Sunday, June 8, 2014

Chutz-POW! My Sophie Scholl Exhibit Art

If you haven't read my previous post that serves as an introduction to this topic you might want to go back or this will be out of context.

When the Chutz-POW committee was discussing the list of Upstanders to include in the museum exhibit I found myself particularly fascinated by the story of Sophie Scholl and the White Rose. Even though my primary role was as writer of the comic book (Sophie's story does not appear in it), I do draw comics occasionally and have a couple of professional credits to my name. I decided I wanted to draw Sophie's page for the exhibit.

Sophie's story, in brief, is heroic and horrific.

Sophie and her brother Hans were born in Germany and raised Lutheran. They were teens during the rise of the Nazi party and witnessed the growing abuses of the regime (this is an incredibly abridged version of what took place). They were increasingly appalled at the direction Germany was headed. They, along with a number of friends, formed a secret society called The White Rose and began a movement of passive resistance. They wrote exposes' and essays that were overtly critical of the Nazis. They printed these as flyers and discretely distributed them.

They were eventually caught and arrested.

Sophie was beheaded by guillotine on February 22, 1943 at the age of 22. Her final words were, "How can we expect righteousness to prevail when there is hardly anyone willing to give himself up individually to a righteous cause. Such a fine, sunny day, and I have to go, but what does my death matter, if through us, thousands of people are awakened and stirred to action?”

The last flyer by The White Rose was smuggled out of Germany and later dropped in the thousands all over Germany from Allied airplanes.

This story really touched me, and when I started looking for more information on Sophie I found lots of photos of her online. These kind of blew me away. She looks absolutely contemporary in most of these. Young with a funky hairstyle, happy and full of life. She could be one of the students in my class at Chatham this spring. One of my customers at the comics store. Someone I see when I go out to shows. The same age range as my goddaughter.

Do a Google image search for more.

So I drew Sophie Scholl. My style leans more toward the stylized and iconic than it does toward realism. I like to think of myself as influenced by Jaime Hernandez (of Love & Rockets fame), and Dan DeCarlo and Harry Lucey, famous Archie Comics artists. I'm nowhere near as good as any of these, but it's what I aim for. The black and white line work is an abstraction and the goal was to turn Sophie into a comic book character in my style while still being able to recognize her. Parts of my composition used very specific photo reference.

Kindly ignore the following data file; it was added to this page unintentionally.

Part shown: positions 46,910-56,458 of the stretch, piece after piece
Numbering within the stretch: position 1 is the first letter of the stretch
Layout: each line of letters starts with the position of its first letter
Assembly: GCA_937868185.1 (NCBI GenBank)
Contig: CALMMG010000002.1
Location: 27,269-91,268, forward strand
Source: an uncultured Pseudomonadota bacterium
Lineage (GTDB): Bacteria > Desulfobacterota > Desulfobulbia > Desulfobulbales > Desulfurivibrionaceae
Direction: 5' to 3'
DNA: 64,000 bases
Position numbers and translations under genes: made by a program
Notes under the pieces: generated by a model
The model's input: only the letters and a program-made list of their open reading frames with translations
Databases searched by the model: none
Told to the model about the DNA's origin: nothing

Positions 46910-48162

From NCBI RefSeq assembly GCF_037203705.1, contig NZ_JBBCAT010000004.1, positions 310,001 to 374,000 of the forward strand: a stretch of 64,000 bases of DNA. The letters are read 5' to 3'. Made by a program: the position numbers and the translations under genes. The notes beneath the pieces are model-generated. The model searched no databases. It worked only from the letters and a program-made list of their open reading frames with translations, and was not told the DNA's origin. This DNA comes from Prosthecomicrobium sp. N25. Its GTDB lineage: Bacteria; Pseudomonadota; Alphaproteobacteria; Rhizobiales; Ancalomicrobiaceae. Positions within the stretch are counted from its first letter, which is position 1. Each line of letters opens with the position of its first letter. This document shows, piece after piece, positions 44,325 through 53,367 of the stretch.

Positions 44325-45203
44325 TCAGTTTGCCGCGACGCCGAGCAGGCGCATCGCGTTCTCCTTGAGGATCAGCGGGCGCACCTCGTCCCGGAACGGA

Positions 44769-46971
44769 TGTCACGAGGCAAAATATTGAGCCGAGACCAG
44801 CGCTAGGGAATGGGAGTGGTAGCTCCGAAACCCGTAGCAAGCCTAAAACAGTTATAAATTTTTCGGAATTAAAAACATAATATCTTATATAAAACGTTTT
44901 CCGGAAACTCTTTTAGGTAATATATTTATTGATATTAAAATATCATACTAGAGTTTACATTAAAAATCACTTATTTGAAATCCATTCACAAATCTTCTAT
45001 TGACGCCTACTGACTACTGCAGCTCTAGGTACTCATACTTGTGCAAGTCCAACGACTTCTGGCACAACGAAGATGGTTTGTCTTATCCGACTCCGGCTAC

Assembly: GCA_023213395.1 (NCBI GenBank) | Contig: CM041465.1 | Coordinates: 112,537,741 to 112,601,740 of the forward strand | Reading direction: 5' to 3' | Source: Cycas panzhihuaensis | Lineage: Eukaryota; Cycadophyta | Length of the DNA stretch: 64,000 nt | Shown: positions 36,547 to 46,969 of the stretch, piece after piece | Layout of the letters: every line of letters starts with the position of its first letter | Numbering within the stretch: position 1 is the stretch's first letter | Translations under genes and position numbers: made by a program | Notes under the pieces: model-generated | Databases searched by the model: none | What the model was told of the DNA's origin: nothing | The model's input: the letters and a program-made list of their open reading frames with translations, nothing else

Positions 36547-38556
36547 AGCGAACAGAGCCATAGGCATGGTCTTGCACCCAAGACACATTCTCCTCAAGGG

The exhibit is in color (the comic will be in black and white). I think of myself as primarily an inker when it comes to my comics work, and that's where most of my actual professional comics experience is. I love working with a bottle of ink and a brush. My own pencils are very loose because I prefer working out the details directly in the ink. As a result of this I don't work in color very often and admit to being a little intimidated by the prospect. My style lends itself to more traditional flat coloring than to heavily rendered or shaded colors, so that's the direction I went with this. I'm happy with the results.

Seeing the reproduction of my art in context at the 3 Rivers Arts Festival yesterday was really rewarding. The drawing was accompanied by text pieces telling Sophie's story. Two of the other members of the Chutz-POW! committee were there when Marcel Walker (my friend and one of the artists on the project) and I arrived. They introduced us to the people who were there and we received a spontaneous round of applause. I can't tell you how gratifying it is to see something that I have worked this long and hard at finally out where we can share it with the world.

The following are photos of my Sophie piece in context at the exhibit. My next blog will detail some of the other artists and Upstanders involved with the project.

What follows is the description of Sophie's story that was sent to me by the Holocaust Center.


Word found on a scrap of paper left behind in the cell of White rose resistance leader Sophie Scholl on the day of her execution;
February 22, 1943

Sophie Scholl was born in Forchtenberg Germany on May 9, 1921. Sophie had loving parents and enjoyed spending her time outside and learning. She even had an interest in art and theology. Soon she began to question the Anti-Jewish doctrine of the Nazi Party and grew increasingly frustrated along with her brother, Hans, about the direction in which Germany was headed.

In 1942 Sophie Scholl, Hans Scholl, Christopher Probst, Willi Graf, Alexander Schmorell, and their Professor Kurt Huber formed the resistance movement called “The White Rose”.